An increasing number of collection agencies, sometimes referred to as "debt buyers", purchase debts from creditors for a percentage of the value of the debt and pursue the debtor for the full balance, sometimes plus "interest". This prevents a debtor from merely defaulting or forgetting a debt. It also generates immediate revenue, albeit much reduced, for the creditor and reduces the public relations risks involved with defaulted debt collection.[clarification needed]
The person who owes the bill or debt is the debtor. Debtors may fail to pay (default) for various reasons: because of a lack of financial planning or overcommitment on their part; due to an unforeseen eventuality such as the loss of a job or health problems; dispute or disagreement over the debt or what is being billed for; or dishonesty on the part of either the creditor or the debtor. The debtor may be either a person or an entity such as a company. Collection of debts from individual people is subject to much more restrictive rules than enforcement against a business.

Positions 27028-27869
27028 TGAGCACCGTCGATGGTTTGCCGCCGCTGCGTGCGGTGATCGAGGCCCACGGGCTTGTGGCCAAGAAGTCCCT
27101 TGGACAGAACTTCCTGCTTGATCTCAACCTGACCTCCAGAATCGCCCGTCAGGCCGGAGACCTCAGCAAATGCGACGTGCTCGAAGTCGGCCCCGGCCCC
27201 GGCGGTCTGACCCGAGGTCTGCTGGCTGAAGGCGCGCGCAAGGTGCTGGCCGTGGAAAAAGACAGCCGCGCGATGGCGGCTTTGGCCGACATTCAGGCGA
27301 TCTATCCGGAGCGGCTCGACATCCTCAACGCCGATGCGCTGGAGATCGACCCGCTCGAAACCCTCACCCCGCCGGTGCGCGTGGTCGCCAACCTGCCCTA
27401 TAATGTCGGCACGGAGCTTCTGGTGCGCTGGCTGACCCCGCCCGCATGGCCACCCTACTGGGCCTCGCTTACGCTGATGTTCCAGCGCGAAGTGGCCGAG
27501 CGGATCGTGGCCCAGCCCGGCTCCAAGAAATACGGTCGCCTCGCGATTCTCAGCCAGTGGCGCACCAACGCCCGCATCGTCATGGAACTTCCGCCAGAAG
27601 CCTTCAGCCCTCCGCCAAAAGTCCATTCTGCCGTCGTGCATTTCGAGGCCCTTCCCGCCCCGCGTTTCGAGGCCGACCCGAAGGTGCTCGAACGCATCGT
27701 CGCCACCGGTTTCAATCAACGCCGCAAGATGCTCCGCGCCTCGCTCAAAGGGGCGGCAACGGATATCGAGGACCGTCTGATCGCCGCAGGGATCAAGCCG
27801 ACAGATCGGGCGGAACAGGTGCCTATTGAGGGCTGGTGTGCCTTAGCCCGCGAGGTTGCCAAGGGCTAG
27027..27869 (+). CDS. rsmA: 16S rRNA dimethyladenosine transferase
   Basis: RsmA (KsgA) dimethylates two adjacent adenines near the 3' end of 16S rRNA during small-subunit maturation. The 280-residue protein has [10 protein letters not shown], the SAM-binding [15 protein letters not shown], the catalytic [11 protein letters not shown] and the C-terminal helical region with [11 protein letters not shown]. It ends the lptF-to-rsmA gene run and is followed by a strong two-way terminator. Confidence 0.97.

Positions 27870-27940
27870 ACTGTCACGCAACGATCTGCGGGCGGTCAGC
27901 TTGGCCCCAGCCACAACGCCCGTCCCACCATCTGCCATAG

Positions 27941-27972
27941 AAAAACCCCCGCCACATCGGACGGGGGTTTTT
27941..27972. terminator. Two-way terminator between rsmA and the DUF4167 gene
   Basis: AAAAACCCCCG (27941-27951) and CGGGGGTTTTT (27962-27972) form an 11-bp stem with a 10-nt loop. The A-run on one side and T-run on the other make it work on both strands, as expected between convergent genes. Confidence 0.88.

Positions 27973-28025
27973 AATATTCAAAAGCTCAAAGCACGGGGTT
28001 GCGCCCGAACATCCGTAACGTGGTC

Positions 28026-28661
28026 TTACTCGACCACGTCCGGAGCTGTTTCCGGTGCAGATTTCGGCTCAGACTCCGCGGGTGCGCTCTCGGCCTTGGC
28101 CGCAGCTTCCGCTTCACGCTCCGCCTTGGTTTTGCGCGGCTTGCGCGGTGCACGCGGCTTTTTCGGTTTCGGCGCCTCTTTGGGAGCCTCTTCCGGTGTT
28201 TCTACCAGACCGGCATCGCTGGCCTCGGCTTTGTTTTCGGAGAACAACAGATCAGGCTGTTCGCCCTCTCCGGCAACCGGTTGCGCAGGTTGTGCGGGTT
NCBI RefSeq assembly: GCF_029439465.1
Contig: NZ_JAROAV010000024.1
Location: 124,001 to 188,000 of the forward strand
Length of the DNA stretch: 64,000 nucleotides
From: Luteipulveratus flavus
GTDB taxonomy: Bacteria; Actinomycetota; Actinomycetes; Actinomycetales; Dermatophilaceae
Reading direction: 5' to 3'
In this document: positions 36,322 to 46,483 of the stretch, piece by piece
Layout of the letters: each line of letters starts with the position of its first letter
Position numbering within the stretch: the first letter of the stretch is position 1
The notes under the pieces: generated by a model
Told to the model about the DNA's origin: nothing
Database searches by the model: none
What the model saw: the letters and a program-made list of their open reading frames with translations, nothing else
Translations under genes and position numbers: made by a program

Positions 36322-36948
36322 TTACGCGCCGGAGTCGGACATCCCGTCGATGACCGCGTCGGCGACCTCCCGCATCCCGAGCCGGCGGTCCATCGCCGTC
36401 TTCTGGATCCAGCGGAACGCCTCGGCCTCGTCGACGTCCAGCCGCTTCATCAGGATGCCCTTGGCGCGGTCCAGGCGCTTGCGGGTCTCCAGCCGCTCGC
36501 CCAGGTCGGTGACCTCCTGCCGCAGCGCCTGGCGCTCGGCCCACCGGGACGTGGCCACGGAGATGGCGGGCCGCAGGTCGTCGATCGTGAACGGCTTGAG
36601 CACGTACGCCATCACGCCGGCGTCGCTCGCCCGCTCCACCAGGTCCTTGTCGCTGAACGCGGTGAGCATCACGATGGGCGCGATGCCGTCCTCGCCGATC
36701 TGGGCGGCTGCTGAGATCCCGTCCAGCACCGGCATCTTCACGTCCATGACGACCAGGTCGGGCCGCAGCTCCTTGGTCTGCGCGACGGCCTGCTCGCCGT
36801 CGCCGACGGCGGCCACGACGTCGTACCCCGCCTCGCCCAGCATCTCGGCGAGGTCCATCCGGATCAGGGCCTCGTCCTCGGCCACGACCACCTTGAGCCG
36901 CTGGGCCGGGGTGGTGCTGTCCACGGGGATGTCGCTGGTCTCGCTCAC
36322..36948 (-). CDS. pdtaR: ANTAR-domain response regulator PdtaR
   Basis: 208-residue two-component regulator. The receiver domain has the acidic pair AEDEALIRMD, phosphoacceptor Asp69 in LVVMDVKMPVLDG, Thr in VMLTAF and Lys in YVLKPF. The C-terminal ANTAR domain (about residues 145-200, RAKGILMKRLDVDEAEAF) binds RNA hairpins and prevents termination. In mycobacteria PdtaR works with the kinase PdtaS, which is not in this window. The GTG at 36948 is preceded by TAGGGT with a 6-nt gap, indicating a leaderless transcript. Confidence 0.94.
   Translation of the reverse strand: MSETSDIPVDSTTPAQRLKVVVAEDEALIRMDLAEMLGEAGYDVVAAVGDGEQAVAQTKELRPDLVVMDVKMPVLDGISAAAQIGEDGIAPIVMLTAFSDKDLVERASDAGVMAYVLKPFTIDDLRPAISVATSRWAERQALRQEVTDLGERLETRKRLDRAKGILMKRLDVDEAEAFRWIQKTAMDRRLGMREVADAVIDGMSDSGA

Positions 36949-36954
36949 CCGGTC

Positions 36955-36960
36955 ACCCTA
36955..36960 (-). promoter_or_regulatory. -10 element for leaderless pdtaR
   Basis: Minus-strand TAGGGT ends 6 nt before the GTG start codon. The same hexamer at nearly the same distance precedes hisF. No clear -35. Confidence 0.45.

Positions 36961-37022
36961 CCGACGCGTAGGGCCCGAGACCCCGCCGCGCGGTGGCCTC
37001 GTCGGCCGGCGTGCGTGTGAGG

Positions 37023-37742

Debt collectors who work on commission may be highly motivated to convince debtors to pay the debt. These practices are highly regulated by the Fair Debt Collection Practices Act, state laws to protect consumers, and the Consumer Financial Protection Bureau (CFPB), the Federal Trade Commission, and state regulatory agencies. Several federal and state higher court decisions have outlined several bad practices: Heintz v. Jenkins, In re: Vinhee, Mcollough v. Johnson, and Rodenburg, Lauinger, Komarova v. Nation Credit Acceptance Inc.